CCD images taken each 5 minutes apart on March 9.68, with a
Celestron C14 reflector operating at f/1.9 + QHY9 camera. This is his
Interview with Terry Lovejoy.
From the discoverer:
The latest comet, C/2017 E4, was found on a set of 3 images made on the morning of March 10 (Local time) in the constellation of Sagittarius. Although my 6th discovery, this was the first discovery with the Hyperstar 14" Celestron Schmidt Cassegrain telescope. However, because the field of view is now smaller I must now make shorter exposures, and more of them, to cover similar amounts of sky as possible. However, I felt the extra aperture have has more than compensated especially since my location experiences quite bad light pollution being just 18 km from the centre of Brisbane, a city of more than 2 million people.
Back to the comet, it was found using MOD (Moving Object Detection) a computer program I wrote that searches sets of images for moving objects like comets of asteroids. I tend to run MOD with very high sensitivity, which means it will identify anything remotely resembling a moving object, resulting in mostly false positive detection's. In fact in crowded star-fields this can be as high as 90% false positives and so I must examine each detection manually. Nevertheless, this is huge time saver compared to examining the entire image manually. That morning a lot of the fields were in the milky way I had a large number of false detection's I had to examine, and there were also at least a dozen asteroids, but finally there was one object that had a definite coma and I knew almost certainly a comet. I then did some checks against known asteroids/comets plus some checks to eliminate internal optical reflections as a cause for the detection. This all checked out so I was certain of a new comet at this point.
I then sought independent confirmation from another observer, and looking at Messenger I could see Cristavao Jacques in Brazil was online, so I contacted him, but unfortunately dawn had started and he had closed up the observatory so there was no luck there. I then contacted Michael Mattiazzo and he was able to get a confirmation image not long after from a remote telescope in New Mexico. This was all well within the 24 hours of the actual discovery images, which is probably a record for me! The comet was then posted on the Possible Comet Confirmation Page and astrometry started to stream in over the next few days and within 3 days the orbit was known with enough certainty for it to be designated as C/2017 E4. The orbit indicates - unfortunately - this is an intrinsically small comet that probably stay quite faint (and it could even disappear altogether) but we can always hope for a better display.
Copyright Justin Tilbrook
Goran Gasparovic - P/2017 K3 (Gasparovic)
issued on 2017, June 1 st. announces the discovery of a new comet
(magnitude ~19.5) by Goran Gasparovic. The new comet was found on
CCD images taken by Y. Chen and himself with an iTelescope 0.50-m f/6.8
reflector at Siding Spring on May 22, with confirming observations
obtained two nights later with an iTelescope 0.43-m f/6.8reflector also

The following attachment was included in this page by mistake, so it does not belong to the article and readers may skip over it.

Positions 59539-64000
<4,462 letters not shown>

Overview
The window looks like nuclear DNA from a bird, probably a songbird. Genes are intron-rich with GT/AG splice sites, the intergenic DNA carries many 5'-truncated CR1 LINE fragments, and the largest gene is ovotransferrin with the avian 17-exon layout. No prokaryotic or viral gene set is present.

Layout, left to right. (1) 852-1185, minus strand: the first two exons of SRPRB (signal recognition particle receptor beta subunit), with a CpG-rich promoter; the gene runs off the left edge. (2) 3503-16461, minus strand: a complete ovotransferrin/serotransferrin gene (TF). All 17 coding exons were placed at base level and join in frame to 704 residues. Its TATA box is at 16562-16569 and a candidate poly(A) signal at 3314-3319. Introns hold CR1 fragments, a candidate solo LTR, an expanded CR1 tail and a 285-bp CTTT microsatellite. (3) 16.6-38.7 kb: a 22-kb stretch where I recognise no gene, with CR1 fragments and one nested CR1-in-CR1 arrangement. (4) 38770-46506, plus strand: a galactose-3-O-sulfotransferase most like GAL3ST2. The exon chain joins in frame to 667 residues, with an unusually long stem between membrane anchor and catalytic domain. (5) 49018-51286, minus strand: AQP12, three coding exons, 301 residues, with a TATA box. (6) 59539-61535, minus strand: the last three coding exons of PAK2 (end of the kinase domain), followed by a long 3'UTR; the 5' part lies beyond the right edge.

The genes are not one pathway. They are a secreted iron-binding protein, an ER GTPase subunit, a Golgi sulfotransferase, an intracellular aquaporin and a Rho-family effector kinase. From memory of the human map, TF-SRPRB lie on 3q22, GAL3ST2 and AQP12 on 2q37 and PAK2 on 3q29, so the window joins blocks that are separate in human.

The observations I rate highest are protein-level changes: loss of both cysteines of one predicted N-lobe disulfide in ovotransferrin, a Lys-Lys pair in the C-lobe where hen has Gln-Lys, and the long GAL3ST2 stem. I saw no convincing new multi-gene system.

at Siding Spring.
After the comet was posted on the Minor
Planet Center's PCCP webpage, M. Kusiak (Zywiec, Poland) communicated
that pre-discovery CCD images taken by M. Gedek, M. Zolnowski, R.
Reszelewski, and himself with a 0.25-m f/3.6 reflector at the Polonia
Observatory at San Pedro de Atacama, Chile, on May 21.1 UT show the
object to be slightly diffuse with coma size 8" in 3".5 seeing, the
total magnitude being 18.7-19.6.
issued on 2017, June 1st. announced the discovery of a new comet
(magnitude ~17.5) by Cristovao Jaques. The discovery was made with a
0.45m f/2.9 telescope at the SONEAR Observatory
on May 29th. The discovery images were taken by E. Pimentel, J. Barros,
and himself with a 0.45-m f/2.9 reflector at the SONEAR Observatory at
Amateur astronomer and comet discoverer Thomas J. Bopp passed away on Januar 5th. 2018. He co-discovered the famous comet Hale-Bopp in July 1995 incidentally while observing in the Arizona desert.https://en.m.wikipedia.org/wiki/Thomas_Bopp
Central Bureau for Astronomical Telegrams (CBAT - IAU).
Draft Guidelines for Comet Discoveries (Jonathan Shanklin, BAA).
Comet Seeking (William Bradfield, in the page of the ASSA).
David Levy's Home Page (Jarnac Observatory).
Comet Hunting Techniques (Vello Tabur).
Come osservare le comete - La ricerca di comete(Mauro Vittorio Zanotta).
Catalogue of Comet Discoveries Home Page (COCD, Maik Meyer, Germany).
Comet Hunting Resources on the Web (COCD, Maik Meyer).
Award 2003/2004: V. Tabur, W. Bradfield (IAUC 8372).
Award 2004/2005: R. Tucker, D. Machholz (IAUC 8554).
Award 2005/2006: C. Juels and P. Holvorcem, J. Broughton (IAUC 8730).
Award 2006/2007: J. Broughton, D. Levy, T. Lovejoy (IAUC 8854).
Award 2007/2008: T. Chen and X. Gao (IAUC 8962).
Award 2008/2009: R. Holmes, S. Maticic, M. Ory, K. Itagaki, D. Yi (IAUC 9066).
Panoramic Survey Telescope & Rapid Response System
LINEAR Program (Lincoln Near
Earth Asteroid Research - MIT, 1998 - 2005) - Not longer in operation !
Near-Earth Asteroid Tracking (NEAT) Home Page - (1995 - 2007) Not longer in operation !
Lowell Observatory Near-Earth-Object Search (LONEOS) - (1993 - 2008) Not longer in operation !
The Spacewatch Project (University of Lunar Arizona's and Planetary Laboratory)
Catalina Sky Survey (CSS) (University of Arizona)
Siding Spring Survey (SSS) (Australian National University - University of Arizona, stopped in 2013) - Not longer in operation !
Siding Spring: Robert McNaught (left) and Gordon Garradd (right) in front of the Uppsala dome and its office (right) in 2003.